Why Islamic Scholars Say No To The Universality Of Human Rights – OpEd


In the momentum of the recent “protracted” conflicts in the Middle East, several terms have been circulating in the western media discourse attributing to Islam, as a religion, totalitarian and radical shades. This entails that Islam necessarily deprives its believers of freedom and fundamental rights. In other words highlighting an aspect of religion, which limits the freedoms of its believers and neglecting others.

There is a considerable misunderstanding in the international coverage of human rights in Islam, according to Islamic scholars, and the Universal Declaration of Human Rights (UDHR) adopted by the United Nations General Assembly in December 1948. Islamic scholars claim that human rights are in the heart of Islamic religion. The misunderstanding arises through international conceptualization of human rights in Islam in the sense that human rights declaration should be universal applying to all societies and communities. While this misunderstanding could be intentional or unintentional, the impact of it on Islamic discourse seems to be central.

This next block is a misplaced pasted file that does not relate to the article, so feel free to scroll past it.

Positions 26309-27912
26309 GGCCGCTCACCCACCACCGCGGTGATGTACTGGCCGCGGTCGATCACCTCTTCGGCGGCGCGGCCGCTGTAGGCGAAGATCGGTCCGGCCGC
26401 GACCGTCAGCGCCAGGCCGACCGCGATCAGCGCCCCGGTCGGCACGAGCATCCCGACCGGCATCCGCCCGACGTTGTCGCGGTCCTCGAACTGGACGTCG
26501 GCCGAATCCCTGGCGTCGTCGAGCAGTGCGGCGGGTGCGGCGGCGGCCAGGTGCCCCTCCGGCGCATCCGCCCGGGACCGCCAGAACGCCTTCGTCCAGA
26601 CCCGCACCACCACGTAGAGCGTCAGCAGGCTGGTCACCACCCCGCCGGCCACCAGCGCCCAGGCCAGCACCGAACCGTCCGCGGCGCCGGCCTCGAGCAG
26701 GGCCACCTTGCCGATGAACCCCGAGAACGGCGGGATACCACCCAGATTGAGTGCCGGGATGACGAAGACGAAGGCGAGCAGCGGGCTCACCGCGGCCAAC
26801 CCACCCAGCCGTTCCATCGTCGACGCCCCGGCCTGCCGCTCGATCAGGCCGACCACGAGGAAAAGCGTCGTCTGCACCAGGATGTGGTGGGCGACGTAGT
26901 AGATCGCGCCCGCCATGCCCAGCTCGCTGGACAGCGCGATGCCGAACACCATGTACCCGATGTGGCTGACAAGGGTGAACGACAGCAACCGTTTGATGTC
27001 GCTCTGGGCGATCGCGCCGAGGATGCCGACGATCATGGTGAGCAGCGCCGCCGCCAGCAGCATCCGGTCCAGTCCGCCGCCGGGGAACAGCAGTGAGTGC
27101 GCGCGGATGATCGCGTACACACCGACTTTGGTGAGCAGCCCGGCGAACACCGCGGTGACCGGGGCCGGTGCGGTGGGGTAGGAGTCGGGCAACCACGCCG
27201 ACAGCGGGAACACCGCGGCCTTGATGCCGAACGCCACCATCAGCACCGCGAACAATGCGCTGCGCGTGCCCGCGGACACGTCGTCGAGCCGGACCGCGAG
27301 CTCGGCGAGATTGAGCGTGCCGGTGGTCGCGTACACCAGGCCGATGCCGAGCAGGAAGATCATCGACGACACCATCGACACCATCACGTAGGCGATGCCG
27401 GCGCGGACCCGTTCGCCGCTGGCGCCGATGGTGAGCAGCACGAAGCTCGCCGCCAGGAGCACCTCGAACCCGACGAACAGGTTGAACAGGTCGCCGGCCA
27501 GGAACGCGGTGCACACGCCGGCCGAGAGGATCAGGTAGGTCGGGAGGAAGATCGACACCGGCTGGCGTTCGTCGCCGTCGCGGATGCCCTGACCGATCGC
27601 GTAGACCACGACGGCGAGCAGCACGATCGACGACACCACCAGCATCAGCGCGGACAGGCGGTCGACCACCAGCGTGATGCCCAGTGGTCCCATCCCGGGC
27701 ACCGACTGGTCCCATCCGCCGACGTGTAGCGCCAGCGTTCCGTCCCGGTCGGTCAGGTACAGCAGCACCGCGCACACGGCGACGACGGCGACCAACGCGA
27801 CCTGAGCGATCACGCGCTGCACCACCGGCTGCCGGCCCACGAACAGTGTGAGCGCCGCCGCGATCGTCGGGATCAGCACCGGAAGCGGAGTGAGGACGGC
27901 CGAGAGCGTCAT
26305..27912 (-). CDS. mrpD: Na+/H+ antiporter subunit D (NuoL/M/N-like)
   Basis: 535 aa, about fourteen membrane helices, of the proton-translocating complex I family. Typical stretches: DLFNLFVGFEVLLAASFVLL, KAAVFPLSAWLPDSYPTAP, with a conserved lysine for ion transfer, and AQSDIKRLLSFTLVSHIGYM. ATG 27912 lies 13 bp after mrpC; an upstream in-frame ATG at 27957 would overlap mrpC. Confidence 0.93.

The concept of having “human rights declaration” as an “international constitution” and demanding its implementation on all societies in the world lacks resilience. It is undeniable that the human rights declaration was a product of a long historical and moral evolution that manifested after the atrocities of the Second World War. It represents a collective understanding of human development.

But what are the arguments Islamists present concerning this declaration – the human rights declaration in 1948? And why do they say no to the universality of such a declaration? The first take of Islamic scholars on this is that human rights declaration is strongly connected to the western secularisation and Westernisation processes. The second take is that the concept of universalism, through which many ideologies were passed along to other societies poses a very important question of who imposed the concept of universalism and its connotations. The term of universalism is strongly connected to the environment, from which it emerged. Therefore it defines other concepts such as among others duties and rights of humans, freedoms, justice etc. And whether they are relative or absolute.